If you exceed the cap and have filed a long form 1023, no  harm, no foul. If you have applied and been approved using the EZ, the IRS might have a problem, or more accurately, you might have a problem with them.

There are also certain mission categories that require more information to be submitted to the IRS than is contained in the short form application. These include, but are not limited to, charitable risk pools, credit or financial education or assistance, schools, colleges and universities, organizations with donor advised funds and churches or church associations.

Having said that, some organizations are quite well-qualified to use the short form. One that comes to mind is a group that wanted to provide cross-translated children's books to ESL students, i.e. have the child's native language story books contain the English translation displayed under the native language text, and make those books available as videos or PowerPoint presentations to any bona fide community organization, library or educational institution that needed them. The translations were all being done by qualified volunteers, so their initial capital needs were quite low.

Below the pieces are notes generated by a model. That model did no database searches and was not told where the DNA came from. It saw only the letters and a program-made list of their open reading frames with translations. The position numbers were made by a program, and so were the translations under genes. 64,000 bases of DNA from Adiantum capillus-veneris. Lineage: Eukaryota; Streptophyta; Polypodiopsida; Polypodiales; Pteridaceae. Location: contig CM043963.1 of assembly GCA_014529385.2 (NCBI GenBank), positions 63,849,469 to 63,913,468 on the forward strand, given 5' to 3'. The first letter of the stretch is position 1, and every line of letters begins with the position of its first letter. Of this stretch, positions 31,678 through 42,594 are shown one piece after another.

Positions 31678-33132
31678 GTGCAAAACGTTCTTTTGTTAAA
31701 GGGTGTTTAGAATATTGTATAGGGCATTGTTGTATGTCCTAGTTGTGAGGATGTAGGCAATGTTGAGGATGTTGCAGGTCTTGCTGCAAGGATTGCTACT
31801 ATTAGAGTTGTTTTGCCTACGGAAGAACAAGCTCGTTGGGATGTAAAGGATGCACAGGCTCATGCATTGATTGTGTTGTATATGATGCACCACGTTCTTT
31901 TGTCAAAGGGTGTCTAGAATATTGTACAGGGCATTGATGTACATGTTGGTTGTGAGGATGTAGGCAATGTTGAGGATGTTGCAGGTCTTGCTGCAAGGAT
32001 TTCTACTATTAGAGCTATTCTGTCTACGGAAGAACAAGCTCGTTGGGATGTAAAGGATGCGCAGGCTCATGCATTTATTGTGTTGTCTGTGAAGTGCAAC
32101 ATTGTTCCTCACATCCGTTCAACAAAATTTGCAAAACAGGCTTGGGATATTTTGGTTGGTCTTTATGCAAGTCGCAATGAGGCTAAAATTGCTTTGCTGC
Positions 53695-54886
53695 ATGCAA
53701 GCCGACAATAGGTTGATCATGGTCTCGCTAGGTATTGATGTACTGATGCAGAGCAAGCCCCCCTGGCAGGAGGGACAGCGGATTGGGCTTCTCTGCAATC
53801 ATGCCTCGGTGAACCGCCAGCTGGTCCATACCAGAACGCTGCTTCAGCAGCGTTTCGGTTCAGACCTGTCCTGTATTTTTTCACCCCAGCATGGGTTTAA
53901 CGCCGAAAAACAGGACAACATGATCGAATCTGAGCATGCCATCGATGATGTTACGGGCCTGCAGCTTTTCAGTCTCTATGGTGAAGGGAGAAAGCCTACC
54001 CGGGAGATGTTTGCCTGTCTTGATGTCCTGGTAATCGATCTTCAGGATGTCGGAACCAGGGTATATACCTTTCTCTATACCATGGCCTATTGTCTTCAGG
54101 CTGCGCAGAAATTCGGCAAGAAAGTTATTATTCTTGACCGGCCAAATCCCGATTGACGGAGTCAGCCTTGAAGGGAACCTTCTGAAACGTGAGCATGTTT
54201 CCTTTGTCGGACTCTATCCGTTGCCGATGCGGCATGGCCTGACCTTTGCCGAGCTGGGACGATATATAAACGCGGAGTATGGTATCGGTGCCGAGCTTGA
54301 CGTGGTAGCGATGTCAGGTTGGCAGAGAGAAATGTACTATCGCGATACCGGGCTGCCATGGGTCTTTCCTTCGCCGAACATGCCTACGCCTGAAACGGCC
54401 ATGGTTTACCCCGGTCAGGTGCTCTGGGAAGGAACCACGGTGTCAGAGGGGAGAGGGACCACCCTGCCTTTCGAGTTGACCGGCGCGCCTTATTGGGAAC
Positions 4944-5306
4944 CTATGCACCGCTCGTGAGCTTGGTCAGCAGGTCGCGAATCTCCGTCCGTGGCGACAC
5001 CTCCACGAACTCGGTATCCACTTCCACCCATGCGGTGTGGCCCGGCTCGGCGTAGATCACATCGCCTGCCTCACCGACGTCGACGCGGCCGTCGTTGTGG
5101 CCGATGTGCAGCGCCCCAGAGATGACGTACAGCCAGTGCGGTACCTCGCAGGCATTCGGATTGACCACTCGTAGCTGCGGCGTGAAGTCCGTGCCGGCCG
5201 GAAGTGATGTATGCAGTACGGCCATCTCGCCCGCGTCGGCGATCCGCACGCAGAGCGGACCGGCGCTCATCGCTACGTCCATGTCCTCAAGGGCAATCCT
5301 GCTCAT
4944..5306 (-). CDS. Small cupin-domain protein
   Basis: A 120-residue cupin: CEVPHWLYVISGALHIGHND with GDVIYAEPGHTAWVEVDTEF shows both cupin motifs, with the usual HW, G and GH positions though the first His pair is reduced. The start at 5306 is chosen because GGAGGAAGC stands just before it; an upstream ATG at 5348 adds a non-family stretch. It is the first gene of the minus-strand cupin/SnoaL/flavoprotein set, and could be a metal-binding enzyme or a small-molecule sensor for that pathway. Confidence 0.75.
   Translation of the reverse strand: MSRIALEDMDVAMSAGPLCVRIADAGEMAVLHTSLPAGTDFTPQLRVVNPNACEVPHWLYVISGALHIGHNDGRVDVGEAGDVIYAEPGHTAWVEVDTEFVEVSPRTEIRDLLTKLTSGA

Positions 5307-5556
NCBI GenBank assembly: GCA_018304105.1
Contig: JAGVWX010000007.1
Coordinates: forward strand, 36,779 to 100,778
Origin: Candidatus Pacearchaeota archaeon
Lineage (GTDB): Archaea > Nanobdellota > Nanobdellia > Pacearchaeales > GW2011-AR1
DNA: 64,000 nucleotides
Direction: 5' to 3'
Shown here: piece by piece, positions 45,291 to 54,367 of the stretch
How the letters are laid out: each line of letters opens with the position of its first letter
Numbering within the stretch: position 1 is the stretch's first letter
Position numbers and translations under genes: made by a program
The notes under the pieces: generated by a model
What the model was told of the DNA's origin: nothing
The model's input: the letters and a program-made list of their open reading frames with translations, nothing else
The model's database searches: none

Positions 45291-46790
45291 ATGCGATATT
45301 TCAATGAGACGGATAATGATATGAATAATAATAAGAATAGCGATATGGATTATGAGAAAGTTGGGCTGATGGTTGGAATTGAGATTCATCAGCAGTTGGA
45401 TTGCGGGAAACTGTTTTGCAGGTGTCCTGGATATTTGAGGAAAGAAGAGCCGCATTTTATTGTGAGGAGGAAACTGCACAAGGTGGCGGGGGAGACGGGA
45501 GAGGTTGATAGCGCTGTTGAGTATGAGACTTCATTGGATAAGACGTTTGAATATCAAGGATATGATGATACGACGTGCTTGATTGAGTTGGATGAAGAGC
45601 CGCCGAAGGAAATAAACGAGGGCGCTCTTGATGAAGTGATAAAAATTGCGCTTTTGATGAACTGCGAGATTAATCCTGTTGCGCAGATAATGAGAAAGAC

Of course after the three year qualifying period, should your organization suddenly come into significant funding, you can file the long form 990 and provide the appropriate reporting to satisfy the IRS as well as donors.

I do provide an initial feasibility study that can help you decide if your organization should file the EZ, as well as a review of your prospects for survival through those first critical three years.  For more information visit http://www.cloudlancerwriting.com and click on the consulting link.